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Editorial: Driving toward better safety

Soaring high: Red Wing Community Education instructors teach about 150 high school students every year how to drive. First comes classroom instruction, then comes behind-the-wheel training.

What people may not realize, however, is that this is just the beginning. In addition, anywhere from 400 to 500 experienced drivers also receive Community Education instruction every year ... through 55 Alive. The class helps them brush up on their skills, learn about new laws and, as a bonus, earn a reduction in their auto insurance premiums.

AARP recently honored Community Education for its exemplary program. That Red Wing won the award in its first year speaks well of the volunteer instructors and the paid staff who oversee it.

Community education is all about lifelong learning. In the case of 55 Alive, the lessons help keep our roads safer.

Soaring high: Red Wing loves its history. This weekend offers people a chance to dive into that history in a new way. Six museums — Aliveo Military Museum, 321 Bush St.; American Ski Jumping Hall of Fame and Museum, mezzanine at St. James Hotel, 406 Main St.; Goodhue County History Center, 1166 Oak St.; Red Wing Marine Museum, 935 Levee Road; Red Wing Pottery Museum, Old West Main and Harrison streets; Red Wing Shoe Company Museum, 315 Main St. — have opened their doors free of charge for the first Red Wing Museum Crawl. Hours are 9 a.m. to 5 p.m. today and 11 a.m. to 5 p.m. Sunday.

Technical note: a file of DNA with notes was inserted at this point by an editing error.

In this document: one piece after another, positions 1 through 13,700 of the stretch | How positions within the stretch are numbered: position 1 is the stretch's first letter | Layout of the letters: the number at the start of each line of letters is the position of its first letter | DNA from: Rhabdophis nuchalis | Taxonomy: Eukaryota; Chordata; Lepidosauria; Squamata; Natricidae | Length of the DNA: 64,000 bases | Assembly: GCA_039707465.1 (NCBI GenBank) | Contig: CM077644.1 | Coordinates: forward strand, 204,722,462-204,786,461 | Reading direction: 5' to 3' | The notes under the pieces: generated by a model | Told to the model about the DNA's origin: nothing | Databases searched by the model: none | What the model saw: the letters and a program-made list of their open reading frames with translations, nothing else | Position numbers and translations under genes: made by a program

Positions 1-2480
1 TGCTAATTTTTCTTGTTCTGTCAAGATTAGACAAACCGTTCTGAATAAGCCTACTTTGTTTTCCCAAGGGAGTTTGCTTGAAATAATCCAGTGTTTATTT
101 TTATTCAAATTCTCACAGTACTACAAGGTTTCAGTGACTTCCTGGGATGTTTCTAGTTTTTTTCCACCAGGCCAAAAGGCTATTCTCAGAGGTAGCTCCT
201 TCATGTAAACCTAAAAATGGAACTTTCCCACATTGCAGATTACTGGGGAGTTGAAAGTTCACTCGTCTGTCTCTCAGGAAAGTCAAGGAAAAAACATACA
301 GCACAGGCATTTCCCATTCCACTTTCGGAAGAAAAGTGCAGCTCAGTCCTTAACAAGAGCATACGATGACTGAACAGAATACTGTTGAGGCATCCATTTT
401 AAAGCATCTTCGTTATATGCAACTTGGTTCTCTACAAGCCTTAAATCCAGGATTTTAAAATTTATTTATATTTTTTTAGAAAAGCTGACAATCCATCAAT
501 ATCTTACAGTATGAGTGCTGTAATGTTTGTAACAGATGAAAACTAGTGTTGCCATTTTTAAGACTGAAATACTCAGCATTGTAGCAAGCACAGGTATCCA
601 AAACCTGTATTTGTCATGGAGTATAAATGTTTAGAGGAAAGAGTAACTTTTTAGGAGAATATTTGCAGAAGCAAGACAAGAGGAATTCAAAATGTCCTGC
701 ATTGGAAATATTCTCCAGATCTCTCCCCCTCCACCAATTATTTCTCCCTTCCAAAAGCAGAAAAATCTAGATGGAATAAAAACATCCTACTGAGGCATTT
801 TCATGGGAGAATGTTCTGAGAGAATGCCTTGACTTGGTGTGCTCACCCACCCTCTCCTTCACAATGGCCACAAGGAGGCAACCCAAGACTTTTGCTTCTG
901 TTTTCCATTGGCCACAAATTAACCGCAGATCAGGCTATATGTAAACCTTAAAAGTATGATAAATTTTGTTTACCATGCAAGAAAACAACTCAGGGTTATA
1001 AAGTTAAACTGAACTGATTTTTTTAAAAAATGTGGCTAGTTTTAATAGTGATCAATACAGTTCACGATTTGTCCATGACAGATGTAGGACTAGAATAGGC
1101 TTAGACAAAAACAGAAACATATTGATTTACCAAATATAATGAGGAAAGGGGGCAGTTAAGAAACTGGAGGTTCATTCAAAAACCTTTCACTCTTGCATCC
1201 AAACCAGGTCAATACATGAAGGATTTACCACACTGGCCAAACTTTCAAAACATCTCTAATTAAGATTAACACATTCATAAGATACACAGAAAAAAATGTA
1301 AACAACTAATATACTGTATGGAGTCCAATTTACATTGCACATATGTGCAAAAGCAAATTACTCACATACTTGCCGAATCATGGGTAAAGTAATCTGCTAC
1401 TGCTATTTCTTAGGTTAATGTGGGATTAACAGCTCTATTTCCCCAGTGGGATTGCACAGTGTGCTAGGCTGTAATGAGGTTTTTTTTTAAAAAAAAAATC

The crawl is built around Phil Revoir’s photo collection, which is divided between the six locations.

On behalf of the community, we thank the anonymous donor who spent an undisclosed sum to ensure that these photos — some that Revoir took and the many historic images he restored — remain in Red Wing and are now public property.

Perhaps equally important is that this tremendous gift has brought these six entities together in a new way that benefits everyone who loves history.

Get ready to fly: Too many public offices have only a single candidate at this point, but would-be public servants still have two more days to file. We hope people who are contemplating a run for office decide to go ahead.

Democracy is all about being free — and being free to choose who represents us. The fewer the choices, the less likely people are to vote. Voter apathy in turn weakens our republic.

So help end the cycle. Head to your City Hall or the Goodhue County Government Center and file for office. The more the merrier. Wouldn’t a local primary election be great?